Please note that – in my view – the above tips don’t count for sentimental items. This is a whole different issue, and I’m talking more about it in this post and sharing some tips.

 

If you still struggle, I’d like to ask you this:

  • When did you use it last?
  • Is it working?
  • Do you have another similar item?
  • How many do you need?
  • What else can you let go to make space?
  • How hard is it to replace?
  • Is it making your life better?

 

I’d love to hear from you about what question/s work for you when you need to decide whether to keep something or not. Please use the comment function below.

Looking forward to hearing from you – happy decluttering!

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The Australasian Association of Professional Organisers (www.aapo.org.au) is hosting the National Organising Week from 7 – 12 March 2015. This year, it’s all about wardrobe organising and I will run a little challenge during this week.

Sign up here to participate:

 

 

 

How to Spring Clean Your Medicine Cabinet

Especially if you don’t need a lot of medication, it is easy to forget about the contents of your medicine cabinet. However, it only needs a little bit of maintenance once or twice a year. I recommend tying this task to another one so it’s not forgotten. If you take out or put away your outdoor furniture every spring and autumn, clean the medicine cabinet at the same time. Or simply schedule it in your diary.

 

 

Dispose of unneeded stuff

Get rid of medicine that has expired, is ineffective or is almost empty. Expired medicine can become dangerous, so better not risk it. Discard it safely and take it to the pharmacy. Please don’t throw it in the bin or flush it down the toilet!

 

Check the fridge

Some medications need to be kept cool, but they easily get forgotten and take up valuable space in your kitchen.

 

Store duplicates correctly

If—for whatever reason—you have a lot of one particular medicine, don’t clutter the medicine cabinet with the reserve. Keep those packages or bottles somewhere else. Keep in mind it needs to be a dry, dark and cool space that is out of reach for children.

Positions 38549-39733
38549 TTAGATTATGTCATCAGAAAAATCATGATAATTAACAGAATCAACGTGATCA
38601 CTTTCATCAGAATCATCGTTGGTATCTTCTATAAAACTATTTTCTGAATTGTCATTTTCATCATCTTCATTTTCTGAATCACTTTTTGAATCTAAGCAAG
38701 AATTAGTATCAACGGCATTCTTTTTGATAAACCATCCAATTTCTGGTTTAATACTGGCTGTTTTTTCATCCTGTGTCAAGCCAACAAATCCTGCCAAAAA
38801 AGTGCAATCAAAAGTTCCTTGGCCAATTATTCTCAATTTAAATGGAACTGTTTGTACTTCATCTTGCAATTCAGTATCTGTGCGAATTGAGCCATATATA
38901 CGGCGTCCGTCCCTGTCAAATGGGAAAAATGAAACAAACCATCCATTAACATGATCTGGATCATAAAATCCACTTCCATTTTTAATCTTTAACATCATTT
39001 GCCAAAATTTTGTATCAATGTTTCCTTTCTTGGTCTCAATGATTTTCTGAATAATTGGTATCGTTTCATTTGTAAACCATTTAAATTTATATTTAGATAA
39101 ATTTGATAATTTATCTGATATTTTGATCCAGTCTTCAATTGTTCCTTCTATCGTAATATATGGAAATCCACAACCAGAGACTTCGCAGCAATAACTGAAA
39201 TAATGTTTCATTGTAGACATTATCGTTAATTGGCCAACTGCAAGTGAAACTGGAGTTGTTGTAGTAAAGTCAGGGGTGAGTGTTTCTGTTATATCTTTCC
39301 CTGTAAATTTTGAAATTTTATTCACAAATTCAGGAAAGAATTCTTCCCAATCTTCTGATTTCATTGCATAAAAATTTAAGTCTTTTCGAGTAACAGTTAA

Take care of seasonal products

Spring is the time to buy some new sunscreen and insect repellent. You can use sunscreen from the year before as long as it’s not expired, has been closed firmly and was stored in the right place. Sunscreen generally keeps about three years. But if in doubt, toss it and buy a new one.

 

Test your medical devices

Know whether your thermometer, blood pressure monitor, etc. are still in good working condition. Exchange batteries if necessary (see here where to discard them if you are in Australia), have the device fixed or replace it if you still need it.

 

Replace only if necessary

If you needed two pain relief tablets in the last 12 months, they might not be worth replacing—or at least buy the smallest package possible.

 

More practical tips:

Write the opening date on your packages/bottles. The expiry date on medicine always refers to an un-opened package. As soon as it’s open, it should generally be used within 12 months. Careful—there are exceptions, such as eye drops. Write the date of opening on the container.

 

Children’s medicine. If you have children, keep their medicine in a separate container. When you need something, you won’t run the risk of grabbing the wrong bottle and giving them medicine that might harm them. It’s also easier for other people who may be looking after your kids.

 

My Top Tip: Keep a box or a bag for expired medicine. Every time you come across expired medicine, throw it in there. When it’s full, take it to the pharmacy for disposal.